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The sou­the­as­tern islands are real­ly polar bear coun­try. Bears ever­y­whe­re, it can be dif­fi­cult to find a place whe­re you can go for a walk. In Free­man­sund, ever­ything is occu­p­ied by the­se crea­my-white polar sheep. And of cour­se, you might ask, why. The ques­ti­on „what are they doing here? The­re isn’t anything they can eat?“ is one that I hear about 100 times every day. One easy, but nevertheless true, ans­wer is becau­se it is their home, after all. They are living here. They want to be here. They could go some­whe­re else, if they wan­ted to, inclu­ding the pack ice in the north. They would be the­re wit­hin a few days, but they stay here.

But of cour­se it remains a valid ques­ti­on what they find to eat. Some bears here are qui­te fat, the blub­ber has to come from some­whe­re.

I’d qui­te like to find out, so I have deve­lo­ped a habit that might help me to learn more about it: I have star­ted to take pic­tures of polar bear shit. Every time I find some drop­pings on the tun­dra, I grab the came­ra and press the but­ton. Unli­kely that this collec­tion turns into a pho­to book some day. You may find it stran­ge that I walk around here pho­to­gra­phing shit. As you wish, I don’t care. I find it inte­res­ting. You just have to take a clo­se look. This morning, I found smas­hed rein­de­er bones in one pile of shit. Teeth in ano­t­her, also rein­de­er. Many times, I see fea­thers, and vege­ta­ti­on remains are very com­mon. Here you are, that’s an ans­wer get­ting shape, isn’t it? So I am more than hap­py to keep going with this shit pho­to­gra­phy busi­ness, whenever the oppor­tu­ni­ty ari­ses.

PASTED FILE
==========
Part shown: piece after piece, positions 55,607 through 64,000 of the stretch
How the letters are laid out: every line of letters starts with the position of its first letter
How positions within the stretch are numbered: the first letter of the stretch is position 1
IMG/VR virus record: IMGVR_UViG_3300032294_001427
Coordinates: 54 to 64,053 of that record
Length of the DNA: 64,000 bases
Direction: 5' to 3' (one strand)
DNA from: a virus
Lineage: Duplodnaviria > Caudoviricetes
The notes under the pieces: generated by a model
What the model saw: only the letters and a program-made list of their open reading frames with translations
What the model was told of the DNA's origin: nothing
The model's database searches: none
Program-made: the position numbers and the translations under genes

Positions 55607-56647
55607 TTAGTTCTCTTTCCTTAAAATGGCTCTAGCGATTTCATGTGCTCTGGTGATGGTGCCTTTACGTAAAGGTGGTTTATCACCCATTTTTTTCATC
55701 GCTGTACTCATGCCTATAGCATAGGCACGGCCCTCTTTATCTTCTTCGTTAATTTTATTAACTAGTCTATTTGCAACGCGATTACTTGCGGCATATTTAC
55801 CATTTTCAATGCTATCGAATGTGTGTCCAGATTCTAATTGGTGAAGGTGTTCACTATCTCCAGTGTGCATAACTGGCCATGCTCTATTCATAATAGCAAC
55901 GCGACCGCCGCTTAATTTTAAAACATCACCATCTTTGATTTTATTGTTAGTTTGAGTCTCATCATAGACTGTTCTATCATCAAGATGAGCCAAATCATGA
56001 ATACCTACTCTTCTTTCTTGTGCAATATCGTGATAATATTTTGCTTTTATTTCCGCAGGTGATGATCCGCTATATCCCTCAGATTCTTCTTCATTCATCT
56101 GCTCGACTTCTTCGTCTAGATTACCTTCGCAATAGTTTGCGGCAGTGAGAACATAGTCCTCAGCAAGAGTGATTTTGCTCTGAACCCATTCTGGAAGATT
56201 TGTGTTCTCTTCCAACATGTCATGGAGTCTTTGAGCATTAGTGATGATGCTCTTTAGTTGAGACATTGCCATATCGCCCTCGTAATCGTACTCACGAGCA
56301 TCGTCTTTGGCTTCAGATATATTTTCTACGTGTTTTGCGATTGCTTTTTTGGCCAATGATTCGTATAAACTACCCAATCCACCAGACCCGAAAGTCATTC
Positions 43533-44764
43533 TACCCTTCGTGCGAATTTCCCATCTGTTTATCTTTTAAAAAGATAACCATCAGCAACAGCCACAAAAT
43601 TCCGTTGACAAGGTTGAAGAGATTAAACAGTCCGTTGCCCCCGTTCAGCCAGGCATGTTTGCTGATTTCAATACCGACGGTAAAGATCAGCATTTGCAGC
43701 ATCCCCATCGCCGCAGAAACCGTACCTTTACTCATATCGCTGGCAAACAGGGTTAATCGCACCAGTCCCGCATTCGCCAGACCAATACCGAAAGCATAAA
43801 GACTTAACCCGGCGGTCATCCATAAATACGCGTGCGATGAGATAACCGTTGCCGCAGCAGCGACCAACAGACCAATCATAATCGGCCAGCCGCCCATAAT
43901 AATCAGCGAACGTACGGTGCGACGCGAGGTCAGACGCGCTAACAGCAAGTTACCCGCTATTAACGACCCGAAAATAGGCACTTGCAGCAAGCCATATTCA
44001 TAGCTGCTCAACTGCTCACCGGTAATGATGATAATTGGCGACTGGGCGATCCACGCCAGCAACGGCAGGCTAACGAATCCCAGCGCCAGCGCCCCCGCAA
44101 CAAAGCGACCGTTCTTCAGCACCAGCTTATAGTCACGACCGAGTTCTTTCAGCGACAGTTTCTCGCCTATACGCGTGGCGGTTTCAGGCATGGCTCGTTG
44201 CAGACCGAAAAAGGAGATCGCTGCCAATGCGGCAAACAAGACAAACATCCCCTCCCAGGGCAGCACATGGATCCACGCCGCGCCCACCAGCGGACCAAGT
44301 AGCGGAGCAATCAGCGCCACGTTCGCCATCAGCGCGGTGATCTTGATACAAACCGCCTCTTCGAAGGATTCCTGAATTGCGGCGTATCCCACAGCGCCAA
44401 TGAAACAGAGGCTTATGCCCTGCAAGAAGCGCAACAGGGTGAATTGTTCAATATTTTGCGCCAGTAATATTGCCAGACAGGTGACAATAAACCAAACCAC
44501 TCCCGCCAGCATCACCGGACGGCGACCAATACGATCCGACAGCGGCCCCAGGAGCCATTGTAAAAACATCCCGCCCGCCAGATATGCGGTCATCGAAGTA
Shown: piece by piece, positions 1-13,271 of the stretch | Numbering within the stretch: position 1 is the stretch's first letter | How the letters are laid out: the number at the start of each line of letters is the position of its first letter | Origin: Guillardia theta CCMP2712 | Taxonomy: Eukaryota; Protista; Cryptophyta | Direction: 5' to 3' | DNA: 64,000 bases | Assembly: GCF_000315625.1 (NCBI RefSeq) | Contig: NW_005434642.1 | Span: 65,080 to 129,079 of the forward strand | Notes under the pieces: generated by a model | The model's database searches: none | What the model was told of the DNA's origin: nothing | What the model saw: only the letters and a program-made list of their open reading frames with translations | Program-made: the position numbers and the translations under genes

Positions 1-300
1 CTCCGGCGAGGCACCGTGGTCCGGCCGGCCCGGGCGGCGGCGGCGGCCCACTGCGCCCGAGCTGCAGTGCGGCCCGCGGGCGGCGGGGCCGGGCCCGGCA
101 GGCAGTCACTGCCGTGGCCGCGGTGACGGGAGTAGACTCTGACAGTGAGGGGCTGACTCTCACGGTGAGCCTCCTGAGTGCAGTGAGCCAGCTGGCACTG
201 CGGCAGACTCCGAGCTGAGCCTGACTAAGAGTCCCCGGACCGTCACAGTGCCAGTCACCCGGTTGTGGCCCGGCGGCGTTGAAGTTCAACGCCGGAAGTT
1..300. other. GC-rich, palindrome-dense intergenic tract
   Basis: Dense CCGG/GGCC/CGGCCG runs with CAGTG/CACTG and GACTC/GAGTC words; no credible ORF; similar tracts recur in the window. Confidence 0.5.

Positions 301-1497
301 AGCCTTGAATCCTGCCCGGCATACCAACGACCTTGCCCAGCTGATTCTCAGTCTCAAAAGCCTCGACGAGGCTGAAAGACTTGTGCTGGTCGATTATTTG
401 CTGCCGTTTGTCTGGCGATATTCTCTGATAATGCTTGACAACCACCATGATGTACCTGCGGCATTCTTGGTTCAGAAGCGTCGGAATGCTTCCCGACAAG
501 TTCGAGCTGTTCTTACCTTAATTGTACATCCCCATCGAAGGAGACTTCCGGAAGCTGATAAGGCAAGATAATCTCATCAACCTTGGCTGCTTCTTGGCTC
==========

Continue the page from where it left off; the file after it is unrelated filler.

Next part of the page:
Chan­ge of sub­ject (anyo­ne still with me?). Today has been the col­dest day of the sum­mer up here so far, just 2 or 3 degrees. Qui­te cold, when you inclu­de the fresh eas­ter­ly bree­ze. Whe­re is the sum­mer? The flowers loo­se their colours, the lea­ves of the polar wil­low chan­ge their colours on lar­ge are­as now.

Click on thumb­nail to open an enlar­ged ver­si­on of the spe­ci­fic pho­to.

The tun­dra over which we are wal­king is a real wha­le ceme­ta­ry. Several thousands of years ago, when this used to be the coast, dozens of wha­le car­cas­ses must have drifted ashore here.

By the way, my new book is in print and it can now be orde­red 🙂 it is a pho­to book with the tit­le “Nor­we­gens ark­ti­scher Nor­den (3): Die Bären­in­sel und Jan May­en”, with Ger­man text Click here for fur­ther details!



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last modification: 2014-08-16 · copyright: Rolf Stange